My Green Beret series shows what it’s like in Special Forces.  Almost all my books feature a former Spec Ops protagonist. Psychic Warrior , while science fiction, is based on a real program we did in 10th Special Forces called Trojan Warrior.  It was cutting edge at the time and in my book I just took it a step further. Of late, you have been making a switch from military themed thrillers to science fiction, is this influenced by both genres largely driven by the use and consequences of technology?

I started in military thrillers and have always written them.  Science fiction is something I also write, although they tend to be military related. For example, the pitch for Nightstalkers is: The Unit meets Warehouse 13.  So I tend to merge the two.

How much do you research before you write?

I’ve gotten back to reading books for research over searching on the internet. There’s much more detail in books. A lot is also simply based on experience.But one of my mottoes is:  people think they know a lot more than they really know.  Reality and facts can surprise people.  My books are a lot more factual than people know. 

For someone who is invested as much in the business side of marketing and distribution books as well as writing them, what do you think of the state of the industry at the moment?

People say it’s the Wild West.  I say it’s the best time ever for writers.  The playing field is level.  It’s also very crowded. Distribution is no longer a chokepoint.  With eBooks we all have access to distribution. The issue now is discoverability.


Many critics have poo-pooed the self-publishing revolution for lack of true quality in self-published releases, do you think this criticism is well founded?

Who cares what critics say? How many readers actually listen to them?  Yes, the vast majority is bad.  But NY Publishing gave Snookie a book deal. Remember, it’s not the critic who counts.  It’s the one fighting in the trenches.

There has been much talk about the effect Amazon is having on the publishing industry, what’s your position?

I enjoy working with Amazon. They didn’t exist in 1994 and publishing had plenty of time to prepare for the digital world. Especially after seeing what happened to music at the turn of the century.  But they didn’t.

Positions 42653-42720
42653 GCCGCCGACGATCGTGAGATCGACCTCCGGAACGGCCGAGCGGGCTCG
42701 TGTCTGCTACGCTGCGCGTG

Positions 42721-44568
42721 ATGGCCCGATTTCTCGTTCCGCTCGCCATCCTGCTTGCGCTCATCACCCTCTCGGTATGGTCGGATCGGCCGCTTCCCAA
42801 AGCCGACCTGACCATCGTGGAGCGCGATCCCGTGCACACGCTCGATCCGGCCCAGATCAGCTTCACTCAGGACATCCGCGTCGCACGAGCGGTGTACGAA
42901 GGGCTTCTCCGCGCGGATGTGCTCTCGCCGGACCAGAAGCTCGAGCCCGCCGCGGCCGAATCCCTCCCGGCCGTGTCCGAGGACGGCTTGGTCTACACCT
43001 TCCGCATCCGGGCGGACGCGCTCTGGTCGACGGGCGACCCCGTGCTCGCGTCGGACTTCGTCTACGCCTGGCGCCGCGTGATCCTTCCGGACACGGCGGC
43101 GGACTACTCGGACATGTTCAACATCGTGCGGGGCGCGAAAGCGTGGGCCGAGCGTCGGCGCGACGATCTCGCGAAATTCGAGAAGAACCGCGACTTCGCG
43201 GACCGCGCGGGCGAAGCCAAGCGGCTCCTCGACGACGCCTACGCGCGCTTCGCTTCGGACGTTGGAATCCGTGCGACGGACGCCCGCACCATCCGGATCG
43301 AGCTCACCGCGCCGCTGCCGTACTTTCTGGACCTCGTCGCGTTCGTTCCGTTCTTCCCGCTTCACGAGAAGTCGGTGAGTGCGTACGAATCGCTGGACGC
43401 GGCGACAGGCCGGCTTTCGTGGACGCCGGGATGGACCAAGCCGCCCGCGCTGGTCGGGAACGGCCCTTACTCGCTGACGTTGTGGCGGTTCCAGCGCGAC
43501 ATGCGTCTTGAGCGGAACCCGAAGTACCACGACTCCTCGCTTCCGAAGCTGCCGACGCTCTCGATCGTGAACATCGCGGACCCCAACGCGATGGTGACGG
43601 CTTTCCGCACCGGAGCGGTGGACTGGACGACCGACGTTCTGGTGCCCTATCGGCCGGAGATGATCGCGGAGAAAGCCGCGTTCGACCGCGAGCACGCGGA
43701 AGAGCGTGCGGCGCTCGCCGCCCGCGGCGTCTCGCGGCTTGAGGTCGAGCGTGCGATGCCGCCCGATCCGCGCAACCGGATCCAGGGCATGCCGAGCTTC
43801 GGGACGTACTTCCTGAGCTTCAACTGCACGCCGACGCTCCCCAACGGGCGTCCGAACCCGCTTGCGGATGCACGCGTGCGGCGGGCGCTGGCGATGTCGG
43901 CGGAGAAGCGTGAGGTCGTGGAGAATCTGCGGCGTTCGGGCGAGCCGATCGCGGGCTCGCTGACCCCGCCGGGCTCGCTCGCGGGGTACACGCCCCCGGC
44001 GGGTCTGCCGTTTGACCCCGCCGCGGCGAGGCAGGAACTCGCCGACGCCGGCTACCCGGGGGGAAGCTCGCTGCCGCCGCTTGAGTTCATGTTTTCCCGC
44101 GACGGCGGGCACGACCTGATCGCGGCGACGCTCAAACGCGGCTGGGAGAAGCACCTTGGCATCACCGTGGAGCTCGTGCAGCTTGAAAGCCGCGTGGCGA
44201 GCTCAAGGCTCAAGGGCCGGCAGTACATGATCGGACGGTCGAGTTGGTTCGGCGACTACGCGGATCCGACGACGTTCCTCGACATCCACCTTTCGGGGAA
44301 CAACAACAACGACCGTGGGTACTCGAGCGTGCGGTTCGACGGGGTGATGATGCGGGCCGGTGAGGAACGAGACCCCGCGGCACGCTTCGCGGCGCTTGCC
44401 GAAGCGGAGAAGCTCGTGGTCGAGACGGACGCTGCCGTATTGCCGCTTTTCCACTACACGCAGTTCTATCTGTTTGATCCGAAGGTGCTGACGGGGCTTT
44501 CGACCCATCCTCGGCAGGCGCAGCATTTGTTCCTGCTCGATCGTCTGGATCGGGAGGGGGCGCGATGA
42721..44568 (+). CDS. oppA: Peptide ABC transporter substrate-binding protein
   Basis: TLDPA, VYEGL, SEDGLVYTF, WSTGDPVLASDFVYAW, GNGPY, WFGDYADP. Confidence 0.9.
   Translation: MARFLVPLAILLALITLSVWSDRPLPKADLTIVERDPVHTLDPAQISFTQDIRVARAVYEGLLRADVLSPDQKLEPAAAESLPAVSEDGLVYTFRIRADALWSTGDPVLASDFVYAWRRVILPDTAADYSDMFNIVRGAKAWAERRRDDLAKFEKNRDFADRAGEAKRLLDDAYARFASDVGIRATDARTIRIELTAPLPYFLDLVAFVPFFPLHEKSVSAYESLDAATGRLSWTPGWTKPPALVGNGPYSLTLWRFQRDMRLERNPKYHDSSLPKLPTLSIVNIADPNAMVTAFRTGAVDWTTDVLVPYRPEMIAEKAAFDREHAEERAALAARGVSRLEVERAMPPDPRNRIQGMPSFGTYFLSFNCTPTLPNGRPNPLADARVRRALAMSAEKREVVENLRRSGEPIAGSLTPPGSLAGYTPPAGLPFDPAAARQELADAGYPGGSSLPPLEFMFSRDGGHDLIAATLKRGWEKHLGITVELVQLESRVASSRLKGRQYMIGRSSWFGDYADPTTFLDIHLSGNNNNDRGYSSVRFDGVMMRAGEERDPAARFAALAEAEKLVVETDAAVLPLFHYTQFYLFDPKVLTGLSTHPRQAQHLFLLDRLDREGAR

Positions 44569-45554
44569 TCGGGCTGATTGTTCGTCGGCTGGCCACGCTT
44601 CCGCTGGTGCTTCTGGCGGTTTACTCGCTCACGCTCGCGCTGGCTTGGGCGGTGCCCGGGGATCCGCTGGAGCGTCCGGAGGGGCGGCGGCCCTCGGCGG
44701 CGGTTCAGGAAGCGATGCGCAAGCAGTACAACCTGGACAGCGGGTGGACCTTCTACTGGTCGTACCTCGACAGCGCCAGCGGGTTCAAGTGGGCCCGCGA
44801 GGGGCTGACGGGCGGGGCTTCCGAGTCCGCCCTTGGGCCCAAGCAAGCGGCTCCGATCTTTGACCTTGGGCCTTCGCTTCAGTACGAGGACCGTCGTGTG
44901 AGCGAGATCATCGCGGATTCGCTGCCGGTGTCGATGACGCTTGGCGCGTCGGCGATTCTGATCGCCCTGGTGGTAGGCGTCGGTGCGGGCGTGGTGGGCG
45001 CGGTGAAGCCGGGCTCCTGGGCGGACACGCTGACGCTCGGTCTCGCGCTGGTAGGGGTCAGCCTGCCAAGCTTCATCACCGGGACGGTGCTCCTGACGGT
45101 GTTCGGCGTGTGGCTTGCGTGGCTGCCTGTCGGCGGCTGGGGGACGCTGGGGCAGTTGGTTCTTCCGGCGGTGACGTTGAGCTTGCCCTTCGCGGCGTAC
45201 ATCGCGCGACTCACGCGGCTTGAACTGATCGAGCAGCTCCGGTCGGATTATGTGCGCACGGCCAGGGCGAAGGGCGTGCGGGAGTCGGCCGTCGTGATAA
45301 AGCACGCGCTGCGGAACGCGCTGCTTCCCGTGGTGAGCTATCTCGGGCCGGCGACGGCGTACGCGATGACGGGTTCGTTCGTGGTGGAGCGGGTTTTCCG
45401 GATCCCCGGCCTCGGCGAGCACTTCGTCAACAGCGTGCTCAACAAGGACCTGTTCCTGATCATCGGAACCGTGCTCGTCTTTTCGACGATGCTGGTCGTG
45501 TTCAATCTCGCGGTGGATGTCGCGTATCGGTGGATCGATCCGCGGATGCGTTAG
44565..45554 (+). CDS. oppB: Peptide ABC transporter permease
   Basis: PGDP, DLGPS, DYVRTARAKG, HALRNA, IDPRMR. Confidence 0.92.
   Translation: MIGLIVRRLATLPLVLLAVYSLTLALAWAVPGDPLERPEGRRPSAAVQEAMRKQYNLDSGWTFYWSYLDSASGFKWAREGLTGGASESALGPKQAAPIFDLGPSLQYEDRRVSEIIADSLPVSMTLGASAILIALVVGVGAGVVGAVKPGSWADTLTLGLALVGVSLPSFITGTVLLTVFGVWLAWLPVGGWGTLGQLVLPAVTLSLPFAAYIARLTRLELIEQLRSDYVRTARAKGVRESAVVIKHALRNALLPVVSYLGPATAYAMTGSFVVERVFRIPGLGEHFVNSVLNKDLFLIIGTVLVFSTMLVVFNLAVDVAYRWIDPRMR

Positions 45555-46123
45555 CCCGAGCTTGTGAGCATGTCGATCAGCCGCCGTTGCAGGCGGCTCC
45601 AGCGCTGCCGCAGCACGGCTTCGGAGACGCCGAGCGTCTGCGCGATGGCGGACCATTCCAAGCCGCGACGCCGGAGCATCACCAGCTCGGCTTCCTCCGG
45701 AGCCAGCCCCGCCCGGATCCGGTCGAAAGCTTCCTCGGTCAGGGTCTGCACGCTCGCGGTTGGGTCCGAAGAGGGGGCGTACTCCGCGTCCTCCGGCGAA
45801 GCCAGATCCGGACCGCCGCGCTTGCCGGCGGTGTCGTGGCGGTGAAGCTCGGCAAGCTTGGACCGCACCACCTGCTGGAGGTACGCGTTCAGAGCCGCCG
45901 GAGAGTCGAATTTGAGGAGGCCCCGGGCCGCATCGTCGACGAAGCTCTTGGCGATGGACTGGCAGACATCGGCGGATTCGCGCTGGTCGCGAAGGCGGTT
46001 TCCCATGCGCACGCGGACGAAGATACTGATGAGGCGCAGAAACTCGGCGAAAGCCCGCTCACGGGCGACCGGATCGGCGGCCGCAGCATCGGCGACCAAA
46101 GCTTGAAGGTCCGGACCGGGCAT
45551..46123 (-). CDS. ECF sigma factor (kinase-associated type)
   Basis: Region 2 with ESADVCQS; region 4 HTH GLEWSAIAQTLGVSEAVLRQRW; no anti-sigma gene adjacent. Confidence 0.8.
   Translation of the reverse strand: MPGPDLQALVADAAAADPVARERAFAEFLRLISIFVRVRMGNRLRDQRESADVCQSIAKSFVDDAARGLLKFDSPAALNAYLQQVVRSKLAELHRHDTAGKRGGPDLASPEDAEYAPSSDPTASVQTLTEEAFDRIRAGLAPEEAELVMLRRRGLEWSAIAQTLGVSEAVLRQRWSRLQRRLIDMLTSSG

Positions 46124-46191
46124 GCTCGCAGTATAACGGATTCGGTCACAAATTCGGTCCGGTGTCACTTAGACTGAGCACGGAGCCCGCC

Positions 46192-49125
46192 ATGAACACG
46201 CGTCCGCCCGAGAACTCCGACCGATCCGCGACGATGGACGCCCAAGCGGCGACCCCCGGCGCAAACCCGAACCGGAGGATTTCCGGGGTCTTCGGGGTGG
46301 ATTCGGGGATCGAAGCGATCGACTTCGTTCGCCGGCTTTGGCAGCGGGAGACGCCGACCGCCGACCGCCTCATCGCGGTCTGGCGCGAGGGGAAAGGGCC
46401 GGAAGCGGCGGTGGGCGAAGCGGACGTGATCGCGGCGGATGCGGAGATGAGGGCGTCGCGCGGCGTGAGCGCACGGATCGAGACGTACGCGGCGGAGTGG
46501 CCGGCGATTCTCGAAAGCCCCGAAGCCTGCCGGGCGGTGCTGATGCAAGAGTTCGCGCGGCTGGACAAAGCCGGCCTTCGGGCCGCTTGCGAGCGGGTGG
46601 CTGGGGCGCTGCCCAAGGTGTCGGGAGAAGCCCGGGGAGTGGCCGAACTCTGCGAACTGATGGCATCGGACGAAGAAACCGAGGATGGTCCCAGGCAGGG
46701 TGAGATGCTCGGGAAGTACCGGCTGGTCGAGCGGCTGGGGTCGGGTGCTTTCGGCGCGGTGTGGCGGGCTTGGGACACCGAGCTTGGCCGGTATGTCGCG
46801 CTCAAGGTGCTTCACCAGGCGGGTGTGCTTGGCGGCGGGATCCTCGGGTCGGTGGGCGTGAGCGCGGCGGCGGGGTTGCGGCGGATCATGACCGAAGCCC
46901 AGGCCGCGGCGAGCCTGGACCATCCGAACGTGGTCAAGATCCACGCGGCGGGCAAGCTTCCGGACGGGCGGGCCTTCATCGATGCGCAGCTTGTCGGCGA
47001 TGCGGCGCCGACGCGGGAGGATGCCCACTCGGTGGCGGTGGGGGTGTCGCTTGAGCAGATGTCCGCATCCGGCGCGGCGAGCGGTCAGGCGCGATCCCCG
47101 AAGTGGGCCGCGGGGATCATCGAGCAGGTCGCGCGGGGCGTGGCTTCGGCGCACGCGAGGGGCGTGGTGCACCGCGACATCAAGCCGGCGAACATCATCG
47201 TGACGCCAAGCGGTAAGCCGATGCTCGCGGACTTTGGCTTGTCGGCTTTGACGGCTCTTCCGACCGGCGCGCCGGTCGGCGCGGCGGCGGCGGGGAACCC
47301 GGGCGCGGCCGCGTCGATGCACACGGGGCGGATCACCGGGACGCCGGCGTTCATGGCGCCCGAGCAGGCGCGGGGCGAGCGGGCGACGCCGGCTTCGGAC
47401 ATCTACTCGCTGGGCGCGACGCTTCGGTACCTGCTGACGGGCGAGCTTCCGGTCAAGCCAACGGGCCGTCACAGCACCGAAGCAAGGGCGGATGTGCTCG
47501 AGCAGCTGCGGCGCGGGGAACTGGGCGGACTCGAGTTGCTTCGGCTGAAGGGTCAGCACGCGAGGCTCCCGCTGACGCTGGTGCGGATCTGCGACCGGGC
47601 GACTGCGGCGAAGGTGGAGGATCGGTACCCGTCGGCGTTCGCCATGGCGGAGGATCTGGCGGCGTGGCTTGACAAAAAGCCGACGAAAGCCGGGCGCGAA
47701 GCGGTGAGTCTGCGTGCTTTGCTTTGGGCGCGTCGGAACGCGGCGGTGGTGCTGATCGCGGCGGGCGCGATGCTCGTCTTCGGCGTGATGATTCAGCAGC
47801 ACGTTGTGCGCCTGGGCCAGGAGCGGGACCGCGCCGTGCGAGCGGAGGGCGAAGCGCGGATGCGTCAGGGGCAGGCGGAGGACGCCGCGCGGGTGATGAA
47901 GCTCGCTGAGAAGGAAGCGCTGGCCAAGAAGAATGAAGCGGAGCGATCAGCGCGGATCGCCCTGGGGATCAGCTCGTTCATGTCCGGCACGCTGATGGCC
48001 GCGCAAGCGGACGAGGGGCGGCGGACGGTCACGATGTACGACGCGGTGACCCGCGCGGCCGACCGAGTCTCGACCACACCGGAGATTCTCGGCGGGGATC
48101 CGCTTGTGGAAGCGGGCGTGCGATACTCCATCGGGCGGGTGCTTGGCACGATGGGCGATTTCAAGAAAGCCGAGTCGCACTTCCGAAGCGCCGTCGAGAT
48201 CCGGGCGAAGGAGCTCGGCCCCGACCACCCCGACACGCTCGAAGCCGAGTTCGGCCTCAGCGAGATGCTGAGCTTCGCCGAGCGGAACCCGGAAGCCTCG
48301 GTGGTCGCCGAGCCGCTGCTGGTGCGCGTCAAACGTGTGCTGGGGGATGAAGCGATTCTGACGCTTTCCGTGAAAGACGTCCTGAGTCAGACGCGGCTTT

Amazon is innovative and tries new things. In my dealings with them, they’ve always been honest and up front; which isn’t something I can say about my dealings with traditional publishing.  NY got complacent and is paying the price now.

Too many people are wasting time complaining and whining about Amazon instead of looking to their own business model and seeing if it works.  I can’t change what Amazon does, but I can change what I do to take advantage of the realities of current and future publishing.

Having gained success in a field where it’s hardest than most to come by, what advice would you give to someone trying to make their way in this industry?

Despite the speed of the internet, it’s a marathon, not a sprint. Too many people want instant gratification.  It takes at least three books before you should even spend much energy in marketing or checking sales.  Focus on the long haul.  Most of your competition is simply going to quit.

Final question, do you have any projects lined up or in the works?

I’m finishing The Kennedy Endeavour, the second book in my Presidential series to follow my #2 national bestseller, The Jefferson Allegiance. Then a very high concept opening novel to a new science fiction series Burners. My focus now is on writing and I plan on having six new titles come out in the next year.

Nothing but good times ahead.

Connect with Ben on Twitter @Bob_mayer and you can purchase of Ben's great 50 titles on Amazon here